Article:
But I would never have thought of risking Astelia fragrans outside. This is a New Zealander with silver-tinted evergreen sword-shaped leaves, growing to around a metre high. Instinctively, I would have treated it as I do its more common, taller cousin Astelia chathamica ‘Silver Spear’ and brought it under glass for the winter. “Totally hardy and happy in dry shade,” is Blake’s pronouncement. I shall give it a go.

Big-leaved rhododendrons, magnolias and hydrangeas set some of the themes of the shrubby layer above, and they are joined by a fascinating collection of schefflera, a group of evergreens with tiers of small, palm-like leaves, often with silver or golden new growth. Schefflera taiwaniana is the only one I grow at home, and it has proved easy (unfussed about pruning and being moved) and bone hardy.

Blake enthuses also about Schefflera rhododendrifolia, which does indeed make a very handsome focal point, but he reserves his highest praise for Schefflera delavayi, whose leaves are deeply lobed like an oak’s but big, exotic, and held like parasols. “This is definitely the most spectacular foliage plant at Hunting Brook, and if I was told to leave and allowed to take only one plant with me, this would be it.”

Having lost scheffleras to frost in the past, Blake’s policy is now to give them a bit of protection through their first three winters with a cover of lightweight Enviromesh netting.

Salvia ‘Kisses and Wishes’

Perhaps the most remarkable characteristic of Blake’s planting is that it never stands still, and this keeps Hunting Brook at the cutting edge of plantsmanship. Even if I had revisited after a gap of three years instead of 13 I would still have seen big changes. Each year, plantings are reassessed, reimagined and pulled apart, and a host of new plants are added – acquired from friends, nurseries and spotted on his travels. He is unstoppable, and for those of us who don’t flit regularly over to Ireland, Instagram and Facebook are the only way of keeping up with him.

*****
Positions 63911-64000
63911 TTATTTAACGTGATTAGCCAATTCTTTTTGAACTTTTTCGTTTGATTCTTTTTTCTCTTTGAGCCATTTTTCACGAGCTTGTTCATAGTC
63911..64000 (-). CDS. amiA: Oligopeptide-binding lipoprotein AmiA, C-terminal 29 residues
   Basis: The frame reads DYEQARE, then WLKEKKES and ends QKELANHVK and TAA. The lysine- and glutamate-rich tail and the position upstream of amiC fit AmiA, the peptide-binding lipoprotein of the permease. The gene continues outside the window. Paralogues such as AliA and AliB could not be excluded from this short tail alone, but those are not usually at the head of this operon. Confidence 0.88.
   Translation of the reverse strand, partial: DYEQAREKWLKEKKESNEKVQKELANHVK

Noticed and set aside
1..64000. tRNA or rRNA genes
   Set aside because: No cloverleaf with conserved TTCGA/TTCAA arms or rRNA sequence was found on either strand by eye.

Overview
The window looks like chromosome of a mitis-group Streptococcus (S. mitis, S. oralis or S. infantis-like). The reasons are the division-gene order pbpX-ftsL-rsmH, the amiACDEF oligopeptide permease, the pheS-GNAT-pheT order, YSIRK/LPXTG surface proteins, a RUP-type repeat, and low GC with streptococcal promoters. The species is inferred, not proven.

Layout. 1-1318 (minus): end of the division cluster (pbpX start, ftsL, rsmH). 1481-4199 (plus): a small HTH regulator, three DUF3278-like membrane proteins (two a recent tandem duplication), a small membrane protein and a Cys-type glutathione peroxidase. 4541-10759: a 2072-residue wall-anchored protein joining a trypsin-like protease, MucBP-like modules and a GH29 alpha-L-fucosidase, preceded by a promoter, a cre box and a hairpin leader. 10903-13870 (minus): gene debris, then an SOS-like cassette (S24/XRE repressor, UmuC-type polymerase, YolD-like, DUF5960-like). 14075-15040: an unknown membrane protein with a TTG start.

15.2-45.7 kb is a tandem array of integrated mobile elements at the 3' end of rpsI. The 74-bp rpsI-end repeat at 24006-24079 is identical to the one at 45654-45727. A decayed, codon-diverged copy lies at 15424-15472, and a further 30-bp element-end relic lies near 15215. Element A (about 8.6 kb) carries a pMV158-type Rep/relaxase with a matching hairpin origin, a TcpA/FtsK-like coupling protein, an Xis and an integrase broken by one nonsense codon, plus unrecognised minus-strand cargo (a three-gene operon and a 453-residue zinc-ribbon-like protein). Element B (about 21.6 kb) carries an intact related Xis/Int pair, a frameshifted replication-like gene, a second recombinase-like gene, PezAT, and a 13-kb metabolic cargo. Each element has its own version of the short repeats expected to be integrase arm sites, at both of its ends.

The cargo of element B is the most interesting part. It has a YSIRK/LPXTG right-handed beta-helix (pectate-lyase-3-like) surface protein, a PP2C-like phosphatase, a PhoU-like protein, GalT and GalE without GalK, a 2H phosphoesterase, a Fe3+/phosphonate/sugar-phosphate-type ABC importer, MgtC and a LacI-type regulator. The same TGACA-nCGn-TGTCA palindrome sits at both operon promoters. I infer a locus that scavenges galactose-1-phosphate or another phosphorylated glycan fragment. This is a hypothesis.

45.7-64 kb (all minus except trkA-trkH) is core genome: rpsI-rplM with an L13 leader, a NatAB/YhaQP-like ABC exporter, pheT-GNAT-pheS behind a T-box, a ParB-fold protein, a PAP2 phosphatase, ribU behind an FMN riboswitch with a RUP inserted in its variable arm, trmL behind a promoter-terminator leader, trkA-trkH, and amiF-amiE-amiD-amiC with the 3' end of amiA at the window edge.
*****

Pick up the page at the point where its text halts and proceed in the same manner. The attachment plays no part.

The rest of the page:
Meanwhile, we have a phase of Hunting Brook’s evolution captured in the illustrations of an enjoyable and informative book, Blake’s first, written in collaboration with Noel Kingsbury. A Beautiful Obsession is both biography and garden tour, and is sure to have readers wondering whether to ditch those asters for a brave new world of plants. My blobby shrubs are already quivering nervously.

READER OFFER

A Beautiful Obsession by Jimi Blake and Noel Kingsbury (Filbert Press, £25). Buy now for £19.99 at books.telegraph.co.uk or call 
0844 871 1514